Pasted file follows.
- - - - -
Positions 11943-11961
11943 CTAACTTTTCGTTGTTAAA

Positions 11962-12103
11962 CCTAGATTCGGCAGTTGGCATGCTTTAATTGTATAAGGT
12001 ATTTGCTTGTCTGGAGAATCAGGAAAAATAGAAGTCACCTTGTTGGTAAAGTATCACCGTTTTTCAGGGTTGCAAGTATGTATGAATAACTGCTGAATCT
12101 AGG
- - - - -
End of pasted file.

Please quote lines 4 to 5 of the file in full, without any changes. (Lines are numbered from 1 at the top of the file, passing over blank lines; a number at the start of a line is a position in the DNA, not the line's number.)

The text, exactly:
11962 CCTAGATTCGGCAGTTGGCATGCTTTAATTGTATAAGGT
12001 ATTTGCTTGTCTGGAGAATCAGGAAAAATAGAAGTCACCTTGTTGGTAAAGTATCACCGTTTTTCAGGGTTGCAAGTATGTATGAATAACTGCTGAATCT